“Do not speak evil against one another, brothers. The one who speaks against a brother or judges his brother, speaks evil against the law and judges the law. But if you judge the law, you are not a doer of the law but a judge. There is only one lawgiver and judge, he who is able to save and to destroy. But who are you to judge your neighbor?” (James 4:11-12)
This week we are working on foolish responses to God’s Word and its application. So far, we have examined: the failure to live by what we believe (hearers but not doers), neglecting our neighbors (not doing what we ought to do) and seeking favors from people with bribes or gifts. We come now to the sin of judgmentalness, characteristic of all people because we are all born in sin. Our sinful pride causes us to be self-righteous which leads to judgmentalness. We wrongly assume we are right (or okay), and as if that weren’t enough, we compare ourselves to others to justify our inaccurate self-assessment. But we only choose those who are inferior to us in some way, or the whole scheme fails. Criticizing others, either verbally or mentally, misdirects our self-examination to escape God’s standard for our conduct, attitudes, and motivations.
James offers an excellent way to appreciate the seriousness of judgmentalness by exposing its intention to place oneself above the law as if we can pass judgment on God’s commands. The command of Jesus is clear, “Judge not, that you be not judged” (Matthew 7:1). If I permit my judgmentalness without self-restraint or conviction, I negate this mandate. “There is only one lawgiver;” “the Lord is our judge” (Isaiah 33:22). If we foolishly criticize others liberally, either mentally or verbally (or both), either directly or indirectly (through gossip), we have judged God’s law and opposed his authority as the only righteous judge and evaluator of people. God says, “Be holy as I am holy.” We say, “I am more holy than him; therefore, I am holy enough.” God declares this prideful, evil, and hypocritical.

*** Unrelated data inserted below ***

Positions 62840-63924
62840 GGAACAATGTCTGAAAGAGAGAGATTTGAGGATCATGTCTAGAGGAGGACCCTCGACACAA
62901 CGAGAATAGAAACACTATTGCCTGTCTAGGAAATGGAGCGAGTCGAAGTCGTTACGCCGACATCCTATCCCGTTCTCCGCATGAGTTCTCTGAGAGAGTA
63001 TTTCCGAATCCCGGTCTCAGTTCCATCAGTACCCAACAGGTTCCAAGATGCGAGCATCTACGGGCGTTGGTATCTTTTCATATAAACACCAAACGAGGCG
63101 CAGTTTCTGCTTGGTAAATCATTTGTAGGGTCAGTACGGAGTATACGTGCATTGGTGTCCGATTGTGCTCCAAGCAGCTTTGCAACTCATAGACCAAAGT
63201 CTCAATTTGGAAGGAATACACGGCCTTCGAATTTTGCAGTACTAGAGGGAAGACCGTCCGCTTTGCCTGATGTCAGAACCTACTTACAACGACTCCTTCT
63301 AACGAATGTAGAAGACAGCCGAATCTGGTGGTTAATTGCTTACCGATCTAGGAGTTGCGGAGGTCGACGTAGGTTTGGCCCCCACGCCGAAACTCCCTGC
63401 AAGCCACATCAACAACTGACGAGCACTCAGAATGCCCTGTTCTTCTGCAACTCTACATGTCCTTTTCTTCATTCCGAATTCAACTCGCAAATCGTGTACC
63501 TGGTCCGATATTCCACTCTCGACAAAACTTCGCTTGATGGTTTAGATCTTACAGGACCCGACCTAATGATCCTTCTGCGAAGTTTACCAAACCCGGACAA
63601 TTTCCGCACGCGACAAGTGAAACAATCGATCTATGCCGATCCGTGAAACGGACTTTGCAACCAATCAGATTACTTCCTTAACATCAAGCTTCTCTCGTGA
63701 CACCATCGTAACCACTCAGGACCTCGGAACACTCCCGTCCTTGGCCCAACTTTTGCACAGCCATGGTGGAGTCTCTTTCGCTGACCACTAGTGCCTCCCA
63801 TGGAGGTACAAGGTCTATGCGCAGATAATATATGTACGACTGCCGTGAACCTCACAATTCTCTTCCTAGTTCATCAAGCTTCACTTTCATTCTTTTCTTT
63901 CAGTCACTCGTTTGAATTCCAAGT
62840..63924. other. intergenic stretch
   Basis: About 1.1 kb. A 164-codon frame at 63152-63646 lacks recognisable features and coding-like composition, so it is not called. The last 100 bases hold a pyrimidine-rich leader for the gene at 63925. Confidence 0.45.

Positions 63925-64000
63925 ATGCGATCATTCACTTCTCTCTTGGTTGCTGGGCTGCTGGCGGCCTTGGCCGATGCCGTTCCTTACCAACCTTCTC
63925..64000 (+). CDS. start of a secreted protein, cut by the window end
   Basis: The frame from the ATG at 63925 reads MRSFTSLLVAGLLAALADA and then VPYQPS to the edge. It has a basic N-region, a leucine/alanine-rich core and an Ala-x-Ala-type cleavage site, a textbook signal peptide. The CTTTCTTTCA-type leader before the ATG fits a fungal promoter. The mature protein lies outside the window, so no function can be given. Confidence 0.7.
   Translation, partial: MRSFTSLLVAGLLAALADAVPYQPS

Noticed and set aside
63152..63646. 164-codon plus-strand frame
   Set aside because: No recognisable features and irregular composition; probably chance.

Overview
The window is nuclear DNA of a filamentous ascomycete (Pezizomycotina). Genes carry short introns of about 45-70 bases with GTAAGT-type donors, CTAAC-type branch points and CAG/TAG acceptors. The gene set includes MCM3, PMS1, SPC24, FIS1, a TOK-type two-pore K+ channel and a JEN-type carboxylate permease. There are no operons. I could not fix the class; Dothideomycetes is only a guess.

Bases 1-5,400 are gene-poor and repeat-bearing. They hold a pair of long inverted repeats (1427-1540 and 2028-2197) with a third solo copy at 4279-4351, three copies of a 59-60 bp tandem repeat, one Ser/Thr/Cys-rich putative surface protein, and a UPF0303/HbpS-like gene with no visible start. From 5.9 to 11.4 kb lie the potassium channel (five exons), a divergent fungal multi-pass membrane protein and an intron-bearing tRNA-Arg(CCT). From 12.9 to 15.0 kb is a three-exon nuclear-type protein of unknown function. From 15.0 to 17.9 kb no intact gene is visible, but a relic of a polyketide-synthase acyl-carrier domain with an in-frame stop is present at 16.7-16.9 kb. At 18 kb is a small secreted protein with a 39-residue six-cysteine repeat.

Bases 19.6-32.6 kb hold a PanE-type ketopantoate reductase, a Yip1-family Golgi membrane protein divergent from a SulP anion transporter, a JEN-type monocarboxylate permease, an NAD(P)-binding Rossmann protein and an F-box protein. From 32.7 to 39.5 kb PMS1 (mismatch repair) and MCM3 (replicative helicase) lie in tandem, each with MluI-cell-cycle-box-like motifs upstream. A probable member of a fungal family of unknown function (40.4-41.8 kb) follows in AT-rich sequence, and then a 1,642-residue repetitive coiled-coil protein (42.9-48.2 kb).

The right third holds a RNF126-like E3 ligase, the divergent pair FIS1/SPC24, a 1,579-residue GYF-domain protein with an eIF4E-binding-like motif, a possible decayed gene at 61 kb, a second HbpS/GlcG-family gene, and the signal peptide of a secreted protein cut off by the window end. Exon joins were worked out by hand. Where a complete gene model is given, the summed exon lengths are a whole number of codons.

“Why do you see the speck that is in your brother’s eye, but do not notice the log that is in your own eye? How can you say to your brother, ‘Brother, let me take out the speck that is in your eye,’ when you yourself do not see the log that is in your own eye? You hypocrite, first take the log out of your own eye, and then you will see clearly to take out the speck that is in your brother’s eye” (Luke 6:41-42)
Will you search for the log in your eye, your character defects, and faults, with Christ’s help and forgiveness rather than look for specs in the eyes of others? Jesus calls us to humble self-examination and gives us grace to love our neighbors, with all their flaws.
For further study see Matthew 7:1-5; Luke 6:37-38; Romans 14:13; 1 Corinthians 4:4b-5; James 5:9.